Atmosphere aerosol influences on the solar radiation flux in the Earth's atmosphere. Aerosol reflects solar radiation and counteracts the greenhouse effect. Absorbing radiation aerosols (ex. black carbon) can act as greenhouse gases heating the atmosphere at the altitudes with large aerosol particle concentration. Aerosols also act as cloud condensation nuclei influencing on clouds properties, such as droplets sizes and number, clouds life time, and albedo. That determines three ways of aerosol influence on the climate system energy balance (Enhalt et al., 2001; Climate Change, 2013). Also aerosol particles in the surface layer of the atmosphere influence on the air quality and can be injurious to human health (Bernstein et al., 2004; Davidson et al., 2005; Anderson et al., 2012; Kim et al., 2015). It is very important to provide monitoring of the aerosols properties and concentration in the atmosphere and accumulate data from as much as possible part of the globe and of the time span. Different ground-based and satellite instruments are used to study the aerosol properties and dynamics on the regional and global scales. The remote sensing techniques: sun-photometers (Holben et al., 1998, 2001; Yoon et al., 2012; Che et al., 2018), lidars (Ansmann and Muller, 2005; Amiridis et al., 2009, and satellite instruments (Remer et al., 2008; Zhao et al., 2008; Tanré et al., 2011; Sayer et al., 2012; Winker et al., 2013; Kokhanovsky et al., 2015), are used or under construction (Marbach et al., 2015; Milinevsky et al., 2016) to study columnar aerosol content and properties. In-situ measurement provides data on the aerosol particles concentrations, formation, and properties in different layers of the atmosphere including surface air. The most effective results can be expected from the synergy of the different measurement techniques and observation results. To study aerosols in specific regions of the world and on the global scale, the special national, regional and global networks of the different instruments have been created. For example, the sun-photometer international networks AERONET (AErosol Robotic NETwork, https://aeronet.gsfc.nasa.gov/, Holben et al., 1998), SKYNET (http://www.skynet-isdc.org/, Hashimoto et al., 2012), Sun-sky radiometer Observation NETwork (SONET) in China (Li et al., 2018), and the China Aerosol Remote Sensing Network (CARSNET) (Che et al., 2018), The NASA Micro-Pulse Lidar Network (MPLNET, https://mplnet.gsfc.nasa.gov/, Welton et al., 2001; Welton and Campbell, 2002), European Aerosol Research Lidar Network (EARLINET, https://www.earlinet.org/, Pappalardo et al., 2014), Latin American Lidar Network (LALINET, http://www.lalinet.org/, Guerrero-Rascado et al., 2016). These ground-based remote sensing techniques are used to study aerosols over land and to validate satellite measurements. To study aerosols and validate satellite measurements over the ocean, the Maritime Aerosol Network (MAN) has been established by NASA as a component of the AERONET (https://aeronet.gsfc.nasa.gov/new_web/maritime_aerosol_network.html, Smirnov et al., 2011).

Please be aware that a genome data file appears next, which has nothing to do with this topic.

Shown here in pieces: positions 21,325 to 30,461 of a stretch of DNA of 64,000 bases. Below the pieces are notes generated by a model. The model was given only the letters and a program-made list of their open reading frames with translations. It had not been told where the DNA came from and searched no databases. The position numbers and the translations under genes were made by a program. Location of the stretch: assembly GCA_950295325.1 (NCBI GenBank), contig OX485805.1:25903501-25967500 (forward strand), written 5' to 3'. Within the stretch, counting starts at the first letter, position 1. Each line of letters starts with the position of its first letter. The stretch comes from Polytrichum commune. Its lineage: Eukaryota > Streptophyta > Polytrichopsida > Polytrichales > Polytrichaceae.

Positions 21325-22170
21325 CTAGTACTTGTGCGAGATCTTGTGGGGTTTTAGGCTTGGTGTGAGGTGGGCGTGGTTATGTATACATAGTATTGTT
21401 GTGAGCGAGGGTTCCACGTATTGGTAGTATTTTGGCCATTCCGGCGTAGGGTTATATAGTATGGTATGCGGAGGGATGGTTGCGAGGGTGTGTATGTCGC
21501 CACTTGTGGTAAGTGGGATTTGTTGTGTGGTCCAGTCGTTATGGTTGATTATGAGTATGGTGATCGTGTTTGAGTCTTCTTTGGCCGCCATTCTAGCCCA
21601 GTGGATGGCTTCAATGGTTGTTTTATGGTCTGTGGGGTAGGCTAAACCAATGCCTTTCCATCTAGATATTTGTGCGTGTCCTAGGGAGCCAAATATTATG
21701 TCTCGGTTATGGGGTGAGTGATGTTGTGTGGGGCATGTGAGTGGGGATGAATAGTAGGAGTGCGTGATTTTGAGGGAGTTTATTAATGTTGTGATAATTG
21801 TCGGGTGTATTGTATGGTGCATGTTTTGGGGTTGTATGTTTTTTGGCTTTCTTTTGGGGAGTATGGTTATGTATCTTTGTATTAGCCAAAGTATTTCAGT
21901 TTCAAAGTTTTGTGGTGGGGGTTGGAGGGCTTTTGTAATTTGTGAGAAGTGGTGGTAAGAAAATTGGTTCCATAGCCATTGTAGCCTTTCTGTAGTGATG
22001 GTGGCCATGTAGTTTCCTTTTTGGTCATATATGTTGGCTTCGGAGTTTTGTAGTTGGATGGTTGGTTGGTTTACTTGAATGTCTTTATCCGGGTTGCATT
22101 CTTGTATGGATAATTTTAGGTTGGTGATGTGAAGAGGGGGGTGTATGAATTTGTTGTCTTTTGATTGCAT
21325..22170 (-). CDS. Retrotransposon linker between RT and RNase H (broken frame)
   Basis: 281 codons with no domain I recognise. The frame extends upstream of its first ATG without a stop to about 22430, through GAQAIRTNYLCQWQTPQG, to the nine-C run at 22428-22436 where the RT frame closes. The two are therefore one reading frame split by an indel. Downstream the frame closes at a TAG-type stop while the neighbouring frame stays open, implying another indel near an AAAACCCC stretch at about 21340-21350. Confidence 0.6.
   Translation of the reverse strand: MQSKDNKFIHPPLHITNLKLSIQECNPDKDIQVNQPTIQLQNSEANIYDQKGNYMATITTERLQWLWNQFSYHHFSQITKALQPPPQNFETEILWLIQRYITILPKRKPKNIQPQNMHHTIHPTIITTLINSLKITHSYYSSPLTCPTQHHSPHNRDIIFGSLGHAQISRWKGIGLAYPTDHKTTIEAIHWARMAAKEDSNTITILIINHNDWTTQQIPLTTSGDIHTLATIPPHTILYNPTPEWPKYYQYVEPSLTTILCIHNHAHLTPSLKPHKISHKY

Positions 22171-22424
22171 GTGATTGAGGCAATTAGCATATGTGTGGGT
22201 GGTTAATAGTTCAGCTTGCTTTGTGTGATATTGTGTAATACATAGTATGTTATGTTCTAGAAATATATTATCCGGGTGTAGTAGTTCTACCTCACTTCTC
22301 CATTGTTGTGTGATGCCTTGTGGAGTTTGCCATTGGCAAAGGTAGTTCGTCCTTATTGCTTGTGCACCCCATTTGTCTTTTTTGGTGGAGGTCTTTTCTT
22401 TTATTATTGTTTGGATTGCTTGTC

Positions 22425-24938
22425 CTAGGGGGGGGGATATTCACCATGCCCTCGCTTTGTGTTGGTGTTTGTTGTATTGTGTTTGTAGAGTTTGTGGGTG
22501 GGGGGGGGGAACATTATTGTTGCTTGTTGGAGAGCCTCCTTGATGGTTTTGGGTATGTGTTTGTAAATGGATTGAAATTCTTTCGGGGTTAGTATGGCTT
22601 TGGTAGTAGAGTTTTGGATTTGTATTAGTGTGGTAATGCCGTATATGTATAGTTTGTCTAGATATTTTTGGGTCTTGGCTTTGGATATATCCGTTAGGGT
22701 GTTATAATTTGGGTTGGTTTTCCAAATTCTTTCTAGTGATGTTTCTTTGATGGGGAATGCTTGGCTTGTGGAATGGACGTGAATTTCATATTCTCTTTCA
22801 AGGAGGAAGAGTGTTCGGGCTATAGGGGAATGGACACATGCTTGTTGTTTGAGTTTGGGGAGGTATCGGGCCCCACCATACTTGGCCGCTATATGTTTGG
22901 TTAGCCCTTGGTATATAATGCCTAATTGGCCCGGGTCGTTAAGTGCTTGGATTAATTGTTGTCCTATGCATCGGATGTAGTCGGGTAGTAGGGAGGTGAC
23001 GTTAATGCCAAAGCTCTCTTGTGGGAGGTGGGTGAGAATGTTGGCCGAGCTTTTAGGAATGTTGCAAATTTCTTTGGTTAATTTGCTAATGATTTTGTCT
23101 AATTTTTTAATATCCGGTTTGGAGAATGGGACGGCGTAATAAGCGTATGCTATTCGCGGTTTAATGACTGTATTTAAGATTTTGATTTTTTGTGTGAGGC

The different aerosol contents, dynamics and other properties over the globe are obtained from the networks observations. The difference of the aerosol properties in dependence on their origin and the observational site location was revealed in the early study (Dubovik et al., 2002) from analysis of 8-years measurements with the AERONET sun-photometers performed at the different locations worldwide. The main classes of the aerosol particles were established in that study: desert dust, biomass burning, urban-industrial and marine aerosols. The robust models of the corresponding types of aerosol particles were developed. The typical values of the columnar aerosol optical depth (AOD), Ångström exponent (AE), particle single-scattering albedo (SSA), refractive index (RI), and size distribution were determined. Further cluster analysis of the AERONET measurements over the globe has been performed for the development of the satellite data processing algorithms (Omar et al., 2005), and has confirmed the Dubovik et al. (2002) classification with the additional rural background aerosol type. An analysis of the AERONET measurements performed at 15 sites in different worldwide locations during the 1995–2009 period has revealed the different trends of the fine and coarse modes AOD and AE in the different regions (Yoon et al., 2012). Though the study periods were different for each site, it was found that an increase of the aerosols content with fine mode particles dominated over industrial regions of East Asia and over agricultural regions of South Africa with the positive trends more than 6% per year and ~1.9% per year, respectively. Over sites in Western Europe and North America, these trends were insignificant or negative (from +0.25 to −2.3% per year). The decreased and increased trends of the coarse mode dominated aerosols were observed over desert regions depending on the meteorological conditions.